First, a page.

Issue 50 - Has an unusual non-native animal been handed in to your clinic?
Reporting unusual non-native animals in NSW
Report via the online report form www.dpi.nsw.gov.au/biosecurityreport
Why are vets being asked to assist in managing pest animals?
Because veterinary practitioners are often involved in looking after the health and well-being of people’s pets, they are occasionally called upon to treat unusual non-native (or non-indigenous) species. Certain non-native animals are classed as ‘prohibited dealings’ and regulated in NSW to ensure their biosecurity risks are appropriately managed. For this reason, if you become aware of unusual animals in the wrong place or illegal activities such as the unlicensed movement, keeping, breeding and sale of prohibited dealing non-native animals it is important that the NSW Government is notified as soon as possible. Your action could help to protect the NSW environment, economy and your local community from the negative impacts of introduced pest animals.
Balancing a vet’s responsibilities and obligations
Veterinarians often have to balance a variety of responsibilities and obligations when determining the most appropriate course of action to take with respect to the animals in their care. The Veterinary practitioners code of professional conduct covers responsibilities including professional conduct and client confidentiality whilst legislation such as the Biosecurity Act 2015 (NSW) includes obligations for vets to inform authorities of notifiable diseases.
Under section 152 of the NSW Biosecurity Act 2015, it is an offence for a person, (including a vet) to keep, have possession, care, or otherwise deal with a prohibited dealing animal. For this reason, vets are asked to balance their professional and legal obligations when becoming aware of or treating prohibited dealing non-native animals. Options for appropriate action from a vet include:
- informing the client of the need to be appropriately licensed to keep prohibited dealing animals
- providing notification of animals with known or suspected notifiable animal diseases
- providing notification of known or suspected prohibited dealing animals where client confidentiality will not be breached e.g. where the information provided is not obtained during the course of a veterinarian’s professional practice.
To access an infographic with instructions for vets to use if you have had an unusual non-native animal handed into your vet hospital or for brochures or posters, please click on this dropbox link.
What are the risks?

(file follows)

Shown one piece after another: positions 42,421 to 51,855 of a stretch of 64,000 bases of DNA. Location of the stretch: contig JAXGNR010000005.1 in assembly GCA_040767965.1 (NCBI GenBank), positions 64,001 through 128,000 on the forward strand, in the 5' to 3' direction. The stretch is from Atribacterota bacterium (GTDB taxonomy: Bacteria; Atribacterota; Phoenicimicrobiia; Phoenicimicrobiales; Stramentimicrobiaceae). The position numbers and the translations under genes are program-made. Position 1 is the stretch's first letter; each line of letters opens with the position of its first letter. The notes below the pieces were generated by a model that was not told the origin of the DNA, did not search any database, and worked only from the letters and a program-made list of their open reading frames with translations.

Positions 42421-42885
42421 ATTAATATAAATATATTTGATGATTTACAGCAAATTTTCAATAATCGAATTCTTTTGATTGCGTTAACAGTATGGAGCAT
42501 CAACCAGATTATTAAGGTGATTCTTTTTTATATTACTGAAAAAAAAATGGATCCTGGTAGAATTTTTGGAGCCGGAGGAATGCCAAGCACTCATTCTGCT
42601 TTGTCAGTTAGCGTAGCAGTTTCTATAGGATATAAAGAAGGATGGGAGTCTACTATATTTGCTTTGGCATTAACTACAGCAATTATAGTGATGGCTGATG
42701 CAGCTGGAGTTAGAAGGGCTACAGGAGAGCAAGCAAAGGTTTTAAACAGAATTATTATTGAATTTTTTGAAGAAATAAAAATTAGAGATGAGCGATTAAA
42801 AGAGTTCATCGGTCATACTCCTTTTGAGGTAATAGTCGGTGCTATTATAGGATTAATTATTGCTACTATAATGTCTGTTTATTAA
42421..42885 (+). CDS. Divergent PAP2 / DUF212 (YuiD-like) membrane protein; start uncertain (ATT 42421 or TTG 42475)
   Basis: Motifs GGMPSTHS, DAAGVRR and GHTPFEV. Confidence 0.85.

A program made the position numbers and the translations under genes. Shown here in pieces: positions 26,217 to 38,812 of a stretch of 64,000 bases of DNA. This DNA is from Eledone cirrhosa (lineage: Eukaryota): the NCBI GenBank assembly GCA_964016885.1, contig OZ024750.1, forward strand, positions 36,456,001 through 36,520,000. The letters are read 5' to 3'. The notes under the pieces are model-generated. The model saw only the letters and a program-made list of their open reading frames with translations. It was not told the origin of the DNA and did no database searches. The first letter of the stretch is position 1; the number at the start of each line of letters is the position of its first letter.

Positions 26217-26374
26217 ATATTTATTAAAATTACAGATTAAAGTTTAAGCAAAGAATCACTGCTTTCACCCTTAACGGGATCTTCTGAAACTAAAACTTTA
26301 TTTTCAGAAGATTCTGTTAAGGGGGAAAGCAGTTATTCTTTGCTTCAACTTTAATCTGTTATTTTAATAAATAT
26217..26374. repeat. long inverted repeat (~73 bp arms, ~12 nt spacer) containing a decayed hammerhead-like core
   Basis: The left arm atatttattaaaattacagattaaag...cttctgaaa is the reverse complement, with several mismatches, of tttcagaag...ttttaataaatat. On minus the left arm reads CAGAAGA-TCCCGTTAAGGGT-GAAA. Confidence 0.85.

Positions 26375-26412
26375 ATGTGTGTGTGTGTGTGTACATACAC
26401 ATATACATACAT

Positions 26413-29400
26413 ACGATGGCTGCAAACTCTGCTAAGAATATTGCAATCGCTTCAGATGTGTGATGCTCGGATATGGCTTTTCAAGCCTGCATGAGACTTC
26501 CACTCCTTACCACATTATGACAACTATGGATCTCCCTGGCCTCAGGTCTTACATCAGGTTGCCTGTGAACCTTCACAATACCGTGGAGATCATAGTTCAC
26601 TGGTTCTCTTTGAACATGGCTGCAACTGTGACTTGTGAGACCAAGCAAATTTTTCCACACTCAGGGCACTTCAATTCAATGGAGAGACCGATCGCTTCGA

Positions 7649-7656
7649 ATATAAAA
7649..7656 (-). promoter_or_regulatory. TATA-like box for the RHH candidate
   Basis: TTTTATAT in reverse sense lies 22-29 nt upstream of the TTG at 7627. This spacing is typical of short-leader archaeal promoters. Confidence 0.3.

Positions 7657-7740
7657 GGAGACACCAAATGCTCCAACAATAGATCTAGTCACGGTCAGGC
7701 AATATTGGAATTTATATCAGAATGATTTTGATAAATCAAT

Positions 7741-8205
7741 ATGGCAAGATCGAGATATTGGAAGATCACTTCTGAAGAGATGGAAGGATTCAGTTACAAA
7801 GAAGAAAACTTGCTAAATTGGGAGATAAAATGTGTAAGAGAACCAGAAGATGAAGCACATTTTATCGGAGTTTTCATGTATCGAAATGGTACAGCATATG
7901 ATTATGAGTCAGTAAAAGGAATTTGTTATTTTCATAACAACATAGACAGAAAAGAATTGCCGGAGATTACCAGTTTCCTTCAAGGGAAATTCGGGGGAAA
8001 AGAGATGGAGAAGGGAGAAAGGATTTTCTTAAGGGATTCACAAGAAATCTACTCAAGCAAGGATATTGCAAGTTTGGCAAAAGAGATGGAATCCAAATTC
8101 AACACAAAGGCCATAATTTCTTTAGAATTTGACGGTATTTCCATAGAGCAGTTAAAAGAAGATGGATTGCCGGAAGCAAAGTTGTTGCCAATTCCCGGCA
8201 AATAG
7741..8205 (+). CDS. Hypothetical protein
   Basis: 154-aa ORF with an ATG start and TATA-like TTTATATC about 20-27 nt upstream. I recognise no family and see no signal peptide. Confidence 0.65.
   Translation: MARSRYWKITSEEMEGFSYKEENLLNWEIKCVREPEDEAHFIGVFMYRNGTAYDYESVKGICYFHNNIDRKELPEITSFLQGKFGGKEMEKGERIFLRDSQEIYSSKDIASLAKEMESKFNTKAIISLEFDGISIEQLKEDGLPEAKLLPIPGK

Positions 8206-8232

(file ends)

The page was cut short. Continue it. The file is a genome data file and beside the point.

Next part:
On mainland Australia, at least 73 non-native animal species have established wild populations including 25 mammal species, 20 species of birds, four species of reptiles, one amphibian species and at least 23 freshwater fish species. Notable examples of non-native pest animals that have established invasive populations in Australia include the cane toad, fox, cat and rabbit. The impact of established non-native animals on Australian agriculture alone is estimated to be greater than $1 billion per annum through impacts including disease transmission, predation and competition for resources. However, there are many other less common non-native animals which can have adverse biosecurity impacts on our environment, economy and communities so, effective management of these animals is crucial.
The list of non-native animal species classed as prohibited dealings includes mammals, reptiles, amphibians and some birds. It is illegal to keep prohibited dealing species in NSW without an appropriate licence and penalties for breaches include heavy fines and imprisonment.
Examples of prohibited dealing non-native animals 
- all non-native reptiles
Examples of non-native animals that can be kept in NSW (subject to local government guidelines)
- guinea pigs
- selected non-native birds
Report prohibited dealing non-native animals to NSW DPI
Movement, keeping, breeding and sale of any prohibited dealing non-native species without the appropriate authority can be reported to NSW DPI via the following online report form: www.dpi.nsw.gov.au/biosecurityreport or alternatively by telephoning 1800 680 244. Protecting wildlife, agriculture and the community from invasive pest species is crucial for the long term health of the environment and the NSW economy.
Further information is available by contacting NSW DPI at www.dpi.nsw.gov.au
 The Biosecurity Act 2015 (NSW) regulates the movement and keeping of certain non-native animals (classed as prohibited dealings) in NSW: Biosecurity Act (Schedule 3).
 Bomford. M (2008) Risk assessment models for establishment of exotic vertebrates in Australia and New Zealand. Invasive Animals Cooperative Research Centre